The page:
Less than stellar

Or maybe it’s a whole new take on <i>Starlight Express</i>?

Or maybe it’s a whole new take on Starlight Express?

Rated 3.0

It begins with a solemn voice-over narration: “Our sun is dying. Mankind faces extinction.” Oh, here we go. Again with the facing extinction. What is it with these movies?

Well, in the case of Sunshine, it’s a steady diet of other movies. Director Danny Boyle and writer Alex Garland, who together raised the zombie flick from the dead with 28 Days Later, now rocket headlong into to the quasi-arty science-fiction thriller, with pretty, precious and willfully predictable results. Their taste could be called omnivorous—recognizable seasonings vary from the exquisite (2001, Solaris) to the savory (Alien) to the emptily caloric (Event Horizon, Armageddon)—and the feast they offer could be called delicious. Just be ready for the food-coma stupor of dulled imagination.

So, OK, the sun’s prematurely burning out, the Earth’s sinking into fatal hypothermia, and a team of eight brave astronauts are off to do something about it. It’s strenuous work, and we’re meant to worry for them. Character development aside (because that’s where Garland and Boyle prefer it), these civilization savers are traveling sunward in a ship called Icarus, which doesn’t exactly inspire confidence. Worse, it’s the Icarus II; this vessel’s predecessor was lost—very reasonably presumed to have perished—on a similar mission several years ago.

The mission, however mythically ominous, actually is quite straightforward: Fly up real close, park, jump-start the great golden giver of life with the mother of all nuclear projectiles, go home. The bomb itself, we’re told, is roughly the size of Manhattan Island. Oh, like that’s a lot? The sun is 865,000 miles in diameter, for crying out loud. You could fit about a million Earths into it. What’s this little firecracker gonna do? OK, fine, suspension of disbelief and all, but Boyle should know that the price of genre authenticity, especially in this genre, is nitpicking geekery. More to the point, though, if the movie really wants to ask a philosophical question, how about this one: Is any species that’s capable of making such an efficiently annihilative weapon really worth saving?

Anyway, on the way to destiny some issues come up. Space madness seems inevitable, its sources as various as beatific heliolatry and bad math: One crew member gets a little too rah rah for Ra on the observation deck, another screws up a crucial calculation and becomes suicidal. Stuff gets fried and falls apart. It’s all precipitated by the crew having good reason to wonder whether the other Icarus might still be out there—its crew, and maybe more importantly, its payload, still intact. (Two big bombs, after all, are better than one.) Would a diversion and attempted rendezvous be prudent?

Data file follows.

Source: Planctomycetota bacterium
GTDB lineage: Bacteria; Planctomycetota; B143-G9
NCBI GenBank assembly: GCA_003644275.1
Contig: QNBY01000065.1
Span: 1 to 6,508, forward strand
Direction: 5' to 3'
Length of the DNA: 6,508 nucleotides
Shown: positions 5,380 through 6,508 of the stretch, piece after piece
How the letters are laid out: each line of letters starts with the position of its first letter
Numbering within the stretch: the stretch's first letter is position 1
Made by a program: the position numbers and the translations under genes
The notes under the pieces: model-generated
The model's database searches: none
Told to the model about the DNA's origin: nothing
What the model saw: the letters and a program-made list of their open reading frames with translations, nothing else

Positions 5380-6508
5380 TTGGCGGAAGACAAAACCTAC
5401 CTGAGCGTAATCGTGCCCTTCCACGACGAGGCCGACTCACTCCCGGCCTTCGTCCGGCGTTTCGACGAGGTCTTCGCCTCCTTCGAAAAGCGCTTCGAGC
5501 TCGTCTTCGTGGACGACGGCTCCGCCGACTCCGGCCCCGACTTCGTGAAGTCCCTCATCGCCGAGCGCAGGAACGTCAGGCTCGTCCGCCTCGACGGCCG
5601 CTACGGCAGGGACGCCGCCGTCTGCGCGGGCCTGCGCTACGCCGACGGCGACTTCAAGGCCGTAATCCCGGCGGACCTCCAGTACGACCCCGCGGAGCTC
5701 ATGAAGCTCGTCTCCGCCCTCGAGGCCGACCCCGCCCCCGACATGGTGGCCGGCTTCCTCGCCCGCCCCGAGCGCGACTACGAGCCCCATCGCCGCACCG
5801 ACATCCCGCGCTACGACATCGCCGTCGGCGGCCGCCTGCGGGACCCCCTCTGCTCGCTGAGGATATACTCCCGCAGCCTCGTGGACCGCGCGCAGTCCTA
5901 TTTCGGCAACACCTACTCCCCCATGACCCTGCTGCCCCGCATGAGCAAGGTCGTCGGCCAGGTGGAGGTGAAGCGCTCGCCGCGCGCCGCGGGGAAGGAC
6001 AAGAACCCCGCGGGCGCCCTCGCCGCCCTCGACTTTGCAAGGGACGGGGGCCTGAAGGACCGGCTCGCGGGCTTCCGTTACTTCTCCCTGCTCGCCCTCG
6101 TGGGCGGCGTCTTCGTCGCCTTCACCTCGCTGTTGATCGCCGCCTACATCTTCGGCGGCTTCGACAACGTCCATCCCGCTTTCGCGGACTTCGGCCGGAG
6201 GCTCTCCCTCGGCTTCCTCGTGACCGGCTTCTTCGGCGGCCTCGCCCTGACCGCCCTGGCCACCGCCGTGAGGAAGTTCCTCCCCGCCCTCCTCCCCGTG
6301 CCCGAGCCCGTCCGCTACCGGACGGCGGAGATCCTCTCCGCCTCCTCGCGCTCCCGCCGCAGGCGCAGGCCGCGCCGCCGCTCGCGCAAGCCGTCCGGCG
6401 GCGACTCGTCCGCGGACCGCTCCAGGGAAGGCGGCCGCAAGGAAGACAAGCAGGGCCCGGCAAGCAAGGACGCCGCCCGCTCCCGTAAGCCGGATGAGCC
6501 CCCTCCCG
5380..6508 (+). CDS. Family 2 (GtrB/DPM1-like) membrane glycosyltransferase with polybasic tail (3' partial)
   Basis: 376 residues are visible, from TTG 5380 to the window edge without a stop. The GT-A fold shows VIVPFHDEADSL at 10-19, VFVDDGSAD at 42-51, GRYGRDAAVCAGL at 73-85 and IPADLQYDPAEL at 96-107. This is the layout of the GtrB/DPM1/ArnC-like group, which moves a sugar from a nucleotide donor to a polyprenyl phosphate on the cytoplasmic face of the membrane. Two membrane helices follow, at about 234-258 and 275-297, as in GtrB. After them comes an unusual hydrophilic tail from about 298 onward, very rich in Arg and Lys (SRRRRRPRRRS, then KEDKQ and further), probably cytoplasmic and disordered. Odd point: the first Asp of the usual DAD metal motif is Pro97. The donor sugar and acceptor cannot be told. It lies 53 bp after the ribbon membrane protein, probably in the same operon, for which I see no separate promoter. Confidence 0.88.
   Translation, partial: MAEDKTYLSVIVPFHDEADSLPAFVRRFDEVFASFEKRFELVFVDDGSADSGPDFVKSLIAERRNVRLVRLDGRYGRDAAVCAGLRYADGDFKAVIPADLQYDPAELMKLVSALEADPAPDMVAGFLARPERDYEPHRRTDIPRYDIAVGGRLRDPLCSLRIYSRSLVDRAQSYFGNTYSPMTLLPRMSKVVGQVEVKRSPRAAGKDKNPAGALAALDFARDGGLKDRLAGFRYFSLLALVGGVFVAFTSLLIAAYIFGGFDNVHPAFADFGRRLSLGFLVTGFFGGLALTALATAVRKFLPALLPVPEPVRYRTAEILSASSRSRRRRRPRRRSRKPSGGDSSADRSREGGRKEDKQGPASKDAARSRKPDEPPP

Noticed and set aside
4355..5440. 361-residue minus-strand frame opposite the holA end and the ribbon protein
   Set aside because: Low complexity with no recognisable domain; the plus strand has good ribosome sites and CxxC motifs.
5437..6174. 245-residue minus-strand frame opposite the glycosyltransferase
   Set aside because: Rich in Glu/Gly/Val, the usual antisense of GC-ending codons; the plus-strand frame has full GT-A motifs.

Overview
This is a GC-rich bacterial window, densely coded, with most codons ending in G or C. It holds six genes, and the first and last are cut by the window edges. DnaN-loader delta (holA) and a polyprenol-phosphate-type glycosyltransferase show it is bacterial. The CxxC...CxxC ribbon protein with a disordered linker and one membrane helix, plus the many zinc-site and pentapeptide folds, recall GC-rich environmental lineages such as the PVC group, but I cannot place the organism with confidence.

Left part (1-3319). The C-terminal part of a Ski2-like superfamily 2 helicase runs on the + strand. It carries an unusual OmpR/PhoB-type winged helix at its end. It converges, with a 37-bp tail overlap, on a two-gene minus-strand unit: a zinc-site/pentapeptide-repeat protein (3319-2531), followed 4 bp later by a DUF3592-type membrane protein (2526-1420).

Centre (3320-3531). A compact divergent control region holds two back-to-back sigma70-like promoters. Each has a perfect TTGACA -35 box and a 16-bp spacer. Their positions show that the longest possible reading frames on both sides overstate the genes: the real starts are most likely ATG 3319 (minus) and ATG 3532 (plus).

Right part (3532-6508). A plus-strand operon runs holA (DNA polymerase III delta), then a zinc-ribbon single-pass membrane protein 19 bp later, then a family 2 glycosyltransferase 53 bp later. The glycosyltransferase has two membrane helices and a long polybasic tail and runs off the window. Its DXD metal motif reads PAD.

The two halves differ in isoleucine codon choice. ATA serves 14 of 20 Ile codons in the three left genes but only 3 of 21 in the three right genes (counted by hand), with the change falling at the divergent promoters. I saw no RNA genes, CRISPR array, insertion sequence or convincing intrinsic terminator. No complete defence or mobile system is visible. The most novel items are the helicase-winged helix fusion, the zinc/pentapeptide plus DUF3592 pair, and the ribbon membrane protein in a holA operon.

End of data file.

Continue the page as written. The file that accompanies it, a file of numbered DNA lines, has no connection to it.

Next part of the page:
That decision falls to the ship’s prodigious young physicist, played by Cillian Murphy. Yep, more suspended disbelief: The science of that casting doesn’t really check out, either. But Murphy is what’s best about this movie, and not just because his otherworldly blue eyes evoke that freaky, awestruck yet all-knowing fetus from 2001. His is a necessarily humanizing performance in a film whose other actors (ship’s captain Hiroyuki Sanada, pilot Rose Byrne, shrink Cliff Curtis, engineer Chris Evans, oxygen-garden groundskeeper Michelle Yeoh, among others) have little to do, or offer, and just about the only natural-seeming dialogue is spoken by the onboard computer—because it at least is supposed to seem machine-like. (Waxing poetic is not advised for Garland, as it yields such lines as “ashes to ashes, stardust to stardust.”)

As the plot thickens, Boyle dwells on his team’s other, non-literary, talents: the lovely, luminous, Apple-computer-conference-esque production design by Mark Tildesley; the sufficient soundtrack electronica by Underworld; the director’s own penchant for ratcheting action up with shaky shots, subliminal flash frames, hurried cutting, human sacrifice.

At first it’s a wonderfully unsettling survey, contrasting the frozen void of infinite space with the fierce, incinerating violence of a stellar furnace—each so eerily beautiful, so calmly brutal. And it’s appropriately, cinematically dreamlike, akin to the low-grade hallucinations that sometimes stir under your eyelids after too much sunbathing.

But before long Boyle and Garland have all but abandoned their half-assed climate-change allegory (no great loss), and stopped picking at the sci-fi homage buffet. Needing closure, apparently, they lapse into familiar horror-flick shock tactics. It seems cheap, and dodgy, and would pass for immediate gratification were it not so tediously protracted and unrewarding. It’s unfortunate, but true, what they say: Stare at it too long and you’ll really hurt yourself.